The five-minute rule states that you should always be willing to provide assistance if it will take you five minutes or less, regardless of who is asking for help. This encourages others to become givers as well, leading by example. It also makes others more likely to lend a hand when you need help.
Leaders who are givers recognize motivation, and they will devote themselves to helping develop employees who show a motivation to improve. Takers are always distrustful of others, and are less likely to offer assistance. They see another's improvement as a threat to them instead of a goal.
Dealing with takers
Any organization will have its fair share of givers, matchers and takers. Being a giver with everyone will result in finding yourself at the bottom of the ladder. When dealing with a taker, givers need to become matchers. This will keep you from overgiving, and help you to focus efforts on other givers and matchers instead of takers.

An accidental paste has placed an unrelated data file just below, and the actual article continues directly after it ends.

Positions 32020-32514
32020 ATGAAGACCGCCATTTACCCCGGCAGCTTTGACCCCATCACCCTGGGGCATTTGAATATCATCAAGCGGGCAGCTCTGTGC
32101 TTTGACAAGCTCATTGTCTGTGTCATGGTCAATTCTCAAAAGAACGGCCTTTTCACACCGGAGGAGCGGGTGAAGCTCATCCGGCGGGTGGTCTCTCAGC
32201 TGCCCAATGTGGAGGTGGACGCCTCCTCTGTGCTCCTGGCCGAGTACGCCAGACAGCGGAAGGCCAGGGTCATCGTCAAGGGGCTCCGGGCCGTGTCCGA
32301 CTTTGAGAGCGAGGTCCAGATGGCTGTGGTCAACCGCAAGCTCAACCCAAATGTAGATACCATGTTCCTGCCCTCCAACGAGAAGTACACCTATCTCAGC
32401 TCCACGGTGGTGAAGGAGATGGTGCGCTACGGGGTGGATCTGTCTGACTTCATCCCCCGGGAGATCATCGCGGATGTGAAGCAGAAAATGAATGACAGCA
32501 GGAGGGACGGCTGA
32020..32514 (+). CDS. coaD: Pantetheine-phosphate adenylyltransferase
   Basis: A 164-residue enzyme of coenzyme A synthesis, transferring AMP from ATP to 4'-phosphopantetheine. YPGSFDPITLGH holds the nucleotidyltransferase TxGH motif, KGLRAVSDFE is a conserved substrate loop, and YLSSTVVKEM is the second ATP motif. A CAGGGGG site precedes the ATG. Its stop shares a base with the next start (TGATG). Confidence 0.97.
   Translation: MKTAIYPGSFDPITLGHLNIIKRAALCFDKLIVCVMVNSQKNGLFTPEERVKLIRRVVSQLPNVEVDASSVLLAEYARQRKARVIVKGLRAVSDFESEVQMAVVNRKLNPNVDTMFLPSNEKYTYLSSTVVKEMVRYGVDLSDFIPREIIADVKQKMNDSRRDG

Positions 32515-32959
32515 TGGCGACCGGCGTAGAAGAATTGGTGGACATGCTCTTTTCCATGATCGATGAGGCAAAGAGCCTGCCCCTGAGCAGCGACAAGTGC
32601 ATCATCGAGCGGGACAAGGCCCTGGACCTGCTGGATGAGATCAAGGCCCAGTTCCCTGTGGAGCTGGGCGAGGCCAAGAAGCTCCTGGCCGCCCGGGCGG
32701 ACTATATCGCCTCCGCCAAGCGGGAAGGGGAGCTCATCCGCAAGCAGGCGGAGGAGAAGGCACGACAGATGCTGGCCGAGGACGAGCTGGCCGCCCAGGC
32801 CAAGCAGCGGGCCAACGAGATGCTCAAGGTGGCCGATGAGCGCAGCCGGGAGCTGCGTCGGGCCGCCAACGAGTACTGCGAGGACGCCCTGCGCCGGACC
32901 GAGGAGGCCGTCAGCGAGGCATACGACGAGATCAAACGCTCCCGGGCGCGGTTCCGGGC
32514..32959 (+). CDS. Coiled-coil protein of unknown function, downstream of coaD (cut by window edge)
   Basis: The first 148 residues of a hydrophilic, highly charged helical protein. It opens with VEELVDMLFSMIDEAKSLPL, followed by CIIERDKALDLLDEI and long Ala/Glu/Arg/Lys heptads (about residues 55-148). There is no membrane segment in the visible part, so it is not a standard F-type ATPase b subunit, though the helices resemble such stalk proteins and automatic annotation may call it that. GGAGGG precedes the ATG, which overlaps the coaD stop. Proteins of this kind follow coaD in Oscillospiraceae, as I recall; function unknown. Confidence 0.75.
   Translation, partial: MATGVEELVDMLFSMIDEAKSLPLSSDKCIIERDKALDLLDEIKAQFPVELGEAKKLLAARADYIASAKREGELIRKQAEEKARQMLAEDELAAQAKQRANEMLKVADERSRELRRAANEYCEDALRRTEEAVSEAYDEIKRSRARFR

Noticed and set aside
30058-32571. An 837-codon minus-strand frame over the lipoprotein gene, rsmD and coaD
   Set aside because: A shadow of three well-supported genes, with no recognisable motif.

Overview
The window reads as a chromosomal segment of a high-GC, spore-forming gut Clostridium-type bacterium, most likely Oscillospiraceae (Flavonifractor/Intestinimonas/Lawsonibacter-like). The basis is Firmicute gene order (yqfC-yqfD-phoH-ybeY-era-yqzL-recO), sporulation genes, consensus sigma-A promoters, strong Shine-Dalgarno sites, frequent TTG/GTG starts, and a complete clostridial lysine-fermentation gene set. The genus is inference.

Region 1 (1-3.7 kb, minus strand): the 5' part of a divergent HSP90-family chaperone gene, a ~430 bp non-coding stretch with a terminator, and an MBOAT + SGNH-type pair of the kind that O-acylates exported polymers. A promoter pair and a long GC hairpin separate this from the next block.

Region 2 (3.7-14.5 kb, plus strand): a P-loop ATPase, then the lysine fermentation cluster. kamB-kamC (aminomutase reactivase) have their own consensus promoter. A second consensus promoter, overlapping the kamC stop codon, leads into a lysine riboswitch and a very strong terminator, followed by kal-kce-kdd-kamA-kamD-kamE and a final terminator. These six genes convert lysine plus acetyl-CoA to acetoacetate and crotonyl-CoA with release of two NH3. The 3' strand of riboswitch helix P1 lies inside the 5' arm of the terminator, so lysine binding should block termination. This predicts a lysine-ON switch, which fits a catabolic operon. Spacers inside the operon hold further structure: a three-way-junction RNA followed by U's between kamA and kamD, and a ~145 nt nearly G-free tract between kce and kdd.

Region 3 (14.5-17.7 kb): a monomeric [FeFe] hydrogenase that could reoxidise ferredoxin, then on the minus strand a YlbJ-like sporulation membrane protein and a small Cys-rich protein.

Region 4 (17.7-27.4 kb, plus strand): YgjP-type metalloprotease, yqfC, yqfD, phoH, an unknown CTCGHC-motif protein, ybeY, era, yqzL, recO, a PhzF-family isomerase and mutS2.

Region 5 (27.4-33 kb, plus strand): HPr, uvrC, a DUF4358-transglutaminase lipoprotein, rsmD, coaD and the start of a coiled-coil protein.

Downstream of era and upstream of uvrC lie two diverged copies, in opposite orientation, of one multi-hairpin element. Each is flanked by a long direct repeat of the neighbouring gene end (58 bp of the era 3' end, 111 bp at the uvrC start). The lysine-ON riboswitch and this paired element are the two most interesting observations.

Don't become a people-pleaser
Givers naturally enjoy giving to others. This can lead to people-pleasing. Giving doesn't mean that you always say yes or go out of your way to make everyone like you. Leaders have to make tough decisions, and no one can please everyone all the time.
It's important to be respected as a giver, which means doing what's best for the organization instead of trying to please individuals or a certain group when it's time to make the hard calls. For example, if a layoff is in the best interest of the company, a giver will make that choice even though it will not be a popular one among the individuals who are laid off.
Generous leaders give back
Promoting giving behavior in your SMB has a twofold purpose:
- Adopting giving leadership behaviors encourages teamwork, ensures goals are achieved and promotes employee loyalty and dedication.
- Identifying givers in your organization focuses your attention on key personnel to whom you should give your time and attention. Fostering a giving culture drills down throughout the organization to reinforce positive behaviors that result in improved business success.
The old adage that it is better to give than receive is not quite correct. If you give sensibly, you and everyone who works with you receive the monetary and emotional rewards of doing a job well done together.